(chain []
       (let [content (read-file "")
             chan-res (chain []
                             (->> (go :foo)
                                  (:chain/fork (prn :chan-res))
             lines (cs/split-lines content)]
         (println (str chan-res " " (first lines)))))

;; => :chan-res :foo
;; => foo

The chain macro accepts three optional arguments as init options:

- A chain-id, e.g. a keyword, that is bound to the :chain-id field of the ChainSignal record, and could be useful for logging.

- A logging function that receives the ChainSignal record at each step of the chain, its return value is ignored and the ChainSignal is unchanged.  
  Currently in order to log the last step of the chain it is necessary to add a :chain/end directive, e.g. (:chain/end <-result).

- A transformer function that receives the ChainSignal at each step, what is passed to the next step is the result of applying transformer to the ChainSignal.  
  Using this is probably a bad idea in most cases.

All directives accept an optional step-id as first argument that is assigned to the :step-id field of the ChainSignal, the id assigned to :chain/end is passed as the first argument to its handler.

(chain [:log-chain
        (fn [{:keys [chain-id step-id]}]
          (prn [chain-id step-id]))]

       (let [content1 (:chain/go :read1 (read-file ""))
             content2 (:chain/go :read2 (read-file "project.clj"))
             line1 (first (cs/split-lines content1))
             line2 (first (cs/split-lines content2))
             contents (:chain/wait :str (str line1 "\n" line2))
             err (:chain/end :ignored-here <-error)]
         (when-not err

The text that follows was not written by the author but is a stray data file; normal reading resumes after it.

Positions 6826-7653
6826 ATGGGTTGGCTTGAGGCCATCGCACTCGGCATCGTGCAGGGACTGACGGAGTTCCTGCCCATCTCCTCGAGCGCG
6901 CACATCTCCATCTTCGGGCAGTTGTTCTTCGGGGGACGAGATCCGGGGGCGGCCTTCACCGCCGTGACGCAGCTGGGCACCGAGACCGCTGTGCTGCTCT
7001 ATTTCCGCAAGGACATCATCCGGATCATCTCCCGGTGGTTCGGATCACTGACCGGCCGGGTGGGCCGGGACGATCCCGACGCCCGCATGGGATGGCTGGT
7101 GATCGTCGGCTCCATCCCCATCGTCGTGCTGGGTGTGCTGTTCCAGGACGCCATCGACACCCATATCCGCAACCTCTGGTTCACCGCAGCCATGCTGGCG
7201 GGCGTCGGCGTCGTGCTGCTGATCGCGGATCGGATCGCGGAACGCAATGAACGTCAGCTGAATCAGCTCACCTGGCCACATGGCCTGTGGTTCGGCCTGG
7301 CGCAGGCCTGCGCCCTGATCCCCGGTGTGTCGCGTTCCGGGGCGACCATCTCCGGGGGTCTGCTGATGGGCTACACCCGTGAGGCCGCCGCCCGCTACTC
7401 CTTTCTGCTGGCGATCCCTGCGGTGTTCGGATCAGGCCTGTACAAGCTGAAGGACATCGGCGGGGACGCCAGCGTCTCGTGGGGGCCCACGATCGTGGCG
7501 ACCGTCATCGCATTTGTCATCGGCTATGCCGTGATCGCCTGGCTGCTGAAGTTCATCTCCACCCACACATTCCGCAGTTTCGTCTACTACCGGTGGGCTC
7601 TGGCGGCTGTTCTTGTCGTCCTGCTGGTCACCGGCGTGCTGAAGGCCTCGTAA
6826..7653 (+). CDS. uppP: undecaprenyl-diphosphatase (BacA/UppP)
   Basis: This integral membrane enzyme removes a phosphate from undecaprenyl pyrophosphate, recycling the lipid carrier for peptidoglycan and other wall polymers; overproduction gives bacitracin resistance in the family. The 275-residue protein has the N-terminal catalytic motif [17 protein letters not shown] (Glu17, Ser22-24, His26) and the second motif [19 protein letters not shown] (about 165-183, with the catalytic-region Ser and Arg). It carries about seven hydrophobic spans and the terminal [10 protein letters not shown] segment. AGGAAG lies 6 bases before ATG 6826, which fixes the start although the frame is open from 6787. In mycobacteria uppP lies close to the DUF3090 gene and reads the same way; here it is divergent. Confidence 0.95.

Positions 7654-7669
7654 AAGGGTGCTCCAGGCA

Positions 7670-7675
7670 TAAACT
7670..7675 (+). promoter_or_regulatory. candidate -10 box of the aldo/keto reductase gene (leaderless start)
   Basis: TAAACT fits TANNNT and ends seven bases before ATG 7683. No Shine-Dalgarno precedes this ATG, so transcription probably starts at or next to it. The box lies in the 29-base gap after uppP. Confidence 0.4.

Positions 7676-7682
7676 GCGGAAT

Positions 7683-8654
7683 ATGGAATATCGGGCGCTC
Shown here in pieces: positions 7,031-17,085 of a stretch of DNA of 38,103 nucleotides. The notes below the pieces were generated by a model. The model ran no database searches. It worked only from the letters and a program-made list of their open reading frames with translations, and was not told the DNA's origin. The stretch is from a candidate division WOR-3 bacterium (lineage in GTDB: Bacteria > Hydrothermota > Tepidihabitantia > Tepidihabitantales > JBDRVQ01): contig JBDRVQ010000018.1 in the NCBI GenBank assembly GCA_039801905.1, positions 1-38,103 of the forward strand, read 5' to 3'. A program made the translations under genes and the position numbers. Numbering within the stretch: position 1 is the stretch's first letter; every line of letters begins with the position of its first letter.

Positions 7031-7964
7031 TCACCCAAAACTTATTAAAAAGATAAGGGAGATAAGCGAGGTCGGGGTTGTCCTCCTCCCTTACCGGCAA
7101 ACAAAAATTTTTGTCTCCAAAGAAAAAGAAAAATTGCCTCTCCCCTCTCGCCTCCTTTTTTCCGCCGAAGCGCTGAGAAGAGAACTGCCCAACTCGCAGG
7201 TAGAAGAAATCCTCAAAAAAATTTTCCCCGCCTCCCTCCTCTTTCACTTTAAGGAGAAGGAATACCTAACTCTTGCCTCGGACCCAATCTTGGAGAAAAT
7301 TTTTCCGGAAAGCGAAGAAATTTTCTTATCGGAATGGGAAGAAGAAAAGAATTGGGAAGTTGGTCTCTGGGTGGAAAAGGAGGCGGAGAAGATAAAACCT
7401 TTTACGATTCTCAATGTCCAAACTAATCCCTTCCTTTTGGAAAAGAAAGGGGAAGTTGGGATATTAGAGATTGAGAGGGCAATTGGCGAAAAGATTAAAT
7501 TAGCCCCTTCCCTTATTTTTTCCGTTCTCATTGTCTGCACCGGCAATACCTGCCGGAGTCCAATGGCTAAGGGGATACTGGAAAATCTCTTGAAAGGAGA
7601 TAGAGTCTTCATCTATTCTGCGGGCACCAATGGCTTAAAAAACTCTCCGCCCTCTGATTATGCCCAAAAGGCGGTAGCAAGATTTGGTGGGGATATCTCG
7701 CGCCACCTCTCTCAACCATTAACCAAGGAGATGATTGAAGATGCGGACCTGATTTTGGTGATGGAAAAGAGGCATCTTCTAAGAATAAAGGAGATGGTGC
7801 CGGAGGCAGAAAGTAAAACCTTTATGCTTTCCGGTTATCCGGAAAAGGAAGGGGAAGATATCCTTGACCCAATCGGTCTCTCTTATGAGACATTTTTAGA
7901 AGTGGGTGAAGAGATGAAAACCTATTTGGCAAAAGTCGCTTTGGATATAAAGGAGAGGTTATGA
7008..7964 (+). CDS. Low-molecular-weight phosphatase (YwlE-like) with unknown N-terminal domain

(println contents))))

;; => [:log-chain :chain/init]
;; => [:log-chain :read1]
;; => [:log-chain :read2]
;; => [:log-chain :chain/wait]
;; => [:log-chain :chain/wait]
;; => [:log-chain :str]
;; =>
;; => project.clj


This record is carried by the chain and modified at each step, it contains the following fields:

- *chain-id*, provided as the first element in the vector following the chain symbol, defaults to :async-chain.

- *result-id*, contains the id of the step that successfully produced the most recent result, defaults to the directive of the step, i.e. :chain/wait, :chain/go, etc.

- *result*, the most recent result returned by a step completed with success, this is not overwritten if an error occurs, could be nil.

- *error-id*, the id of the first (and almost always the last too) step that produced an error or nil if no errors occurred.

- *error*, the first error produced by the chain or nil if no errors occurred.

- *step-id*, contains the id of the most recent intervening step in the chain (even if execution was aborted), defaults to the directive.


To run the tests with Leiningen use:

$ lein test

With Lumo:

$ bash lumo-test.cljsh


Currently compilation with lein cljsbuild is broken with an issue on macro expansion:

java.lang.ClassCastException: clojure.lang.Keyword cannot be cast to clojure.lang.IObj

It is puzzling because tests are cleared with both lein test and lumo, also the closely related Shrimp-Chain seems unaffected by this issue. Any help/suggestion is welcome!


Giuseppe Zerbo, giuseppe (dot) zerbo (at) gmail (dot) com.


Copyright © 2017 Giuseppe Zerbo.
Distributed under the Mozilla Public License, v. 2.0.

Can you improve this documentation?Edit on GitHub

cljdoc is a website building & hosting documentation for Clojure/Script libraries

× close